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Despicable Me review

Despicable Me review - It helps to be super if you’re a super-villain.

But while he may have the underground HQ, the legion of minions and the nefarious schemes, Gru (Steve Carell) is a rather ordinary megalomaniac: a suburban grouch continually bested by his cocky rival Vector (Jason Segel) who can’t even interest his mother (Dame Julie Andrews) in his diabolical plans.

That might change if he succeeds in his latest plot, an outlandish attempt to make off with the Moon.

To do so, he’ll need to recover a stolen shrink gun his nemesis has pinched – something he will only manage with the aid of three orphaned kids whose Girl Scout cookies are all Vector will open his front door for.

Combining Incredibles-style hardware with a Shrek-esque protagonist, Universal’s first foray into the 3D toon marketplace can’t help but feel derivative.

But to judge by its bumper US box office, its target demographic don’t notice or care, the scene-stealing antics of Carell’s little yellow henchmen and the Bondian gadgetry doing much to mask a clunky narrative riddled with sentimentality.

The latter pitches up once Gru starts warming to his adopted brood, reaching its nadir in an excruciating scene that sees him read them a bedtime story about three hungry kittens.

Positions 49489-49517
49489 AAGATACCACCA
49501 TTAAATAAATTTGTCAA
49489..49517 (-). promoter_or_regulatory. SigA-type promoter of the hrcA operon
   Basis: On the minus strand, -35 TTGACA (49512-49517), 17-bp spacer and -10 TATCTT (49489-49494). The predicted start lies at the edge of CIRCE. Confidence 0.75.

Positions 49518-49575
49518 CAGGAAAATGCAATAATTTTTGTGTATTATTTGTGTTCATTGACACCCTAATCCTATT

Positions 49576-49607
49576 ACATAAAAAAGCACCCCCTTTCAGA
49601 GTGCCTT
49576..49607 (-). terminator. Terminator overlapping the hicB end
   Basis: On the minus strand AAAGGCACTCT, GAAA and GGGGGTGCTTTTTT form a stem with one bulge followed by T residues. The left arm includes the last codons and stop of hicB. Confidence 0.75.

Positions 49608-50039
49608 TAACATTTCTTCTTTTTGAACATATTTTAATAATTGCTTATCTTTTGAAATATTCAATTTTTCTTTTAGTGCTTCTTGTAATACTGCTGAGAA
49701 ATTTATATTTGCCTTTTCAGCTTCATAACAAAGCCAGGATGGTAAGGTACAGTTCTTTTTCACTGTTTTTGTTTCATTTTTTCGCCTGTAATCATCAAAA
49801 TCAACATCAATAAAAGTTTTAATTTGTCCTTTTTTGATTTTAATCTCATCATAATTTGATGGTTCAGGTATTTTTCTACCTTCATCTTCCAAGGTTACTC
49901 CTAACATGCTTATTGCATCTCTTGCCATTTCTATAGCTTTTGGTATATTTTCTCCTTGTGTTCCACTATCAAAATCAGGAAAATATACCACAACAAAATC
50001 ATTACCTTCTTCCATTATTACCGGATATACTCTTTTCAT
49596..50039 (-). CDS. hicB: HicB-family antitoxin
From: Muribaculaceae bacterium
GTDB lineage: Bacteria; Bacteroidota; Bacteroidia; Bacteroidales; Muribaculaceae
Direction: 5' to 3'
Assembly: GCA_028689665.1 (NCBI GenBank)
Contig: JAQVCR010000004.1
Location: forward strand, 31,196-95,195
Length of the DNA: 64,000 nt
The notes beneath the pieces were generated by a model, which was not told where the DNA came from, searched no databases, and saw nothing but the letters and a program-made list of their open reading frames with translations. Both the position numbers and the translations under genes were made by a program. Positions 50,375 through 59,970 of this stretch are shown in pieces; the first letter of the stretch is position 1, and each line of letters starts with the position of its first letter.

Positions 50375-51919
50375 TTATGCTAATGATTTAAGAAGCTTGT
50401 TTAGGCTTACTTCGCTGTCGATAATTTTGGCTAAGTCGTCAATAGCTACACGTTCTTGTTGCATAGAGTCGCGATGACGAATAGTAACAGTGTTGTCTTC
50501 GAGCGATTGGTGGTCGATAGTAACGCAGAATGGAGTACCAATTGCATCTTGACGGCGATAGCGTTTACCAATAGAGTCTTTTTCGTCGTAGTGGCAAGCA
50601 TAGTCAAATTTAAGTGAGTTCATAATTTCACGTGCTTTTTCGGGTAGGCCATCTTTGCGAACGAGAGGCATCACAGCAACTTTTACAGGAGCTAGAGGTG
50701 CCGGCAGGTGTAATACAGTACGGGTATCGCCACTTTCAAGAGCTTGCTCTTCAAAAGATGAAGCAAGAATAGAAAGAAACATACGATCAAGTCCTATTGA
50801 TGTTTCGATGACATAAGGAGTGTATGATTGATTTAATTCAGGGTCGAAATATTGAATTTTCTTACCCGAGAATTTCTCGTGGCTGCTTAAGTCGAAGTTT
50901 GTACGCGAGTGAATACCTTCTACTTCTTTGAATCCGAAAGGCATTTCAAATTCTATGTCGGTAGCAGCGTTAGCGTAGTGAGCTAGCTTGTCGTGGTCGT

You can’t imagine Blofeld being that lame. Nor did he ever have to go cap in hand to his bank manager to fund his aspirations, one of several strange logic gaps (why doesn’t Gru simply steal the money?) that should really have been filled in at conception stage.

None of the above should stop you laughing, Despicable scoring funnies satirical (Gru’s ‘Bank Of Evil’ used to be Lehman Brothers), scatological (the trump gun knocked out by Russell Brand’s geriatric Q) and slapsticky (the minions testing the 3D’s limits during the end credits).

But it does suggest Pixar’s ‘story is everything’ maxim has yet to filter down to its competitors.
 

Balanced a tad uneasily between action fantasy and redemptive heart-tugger, this frenetic CG animation has an identity crisis as big as its hero’s inferiority complex. That said, it’ll do until Megamind arrives.

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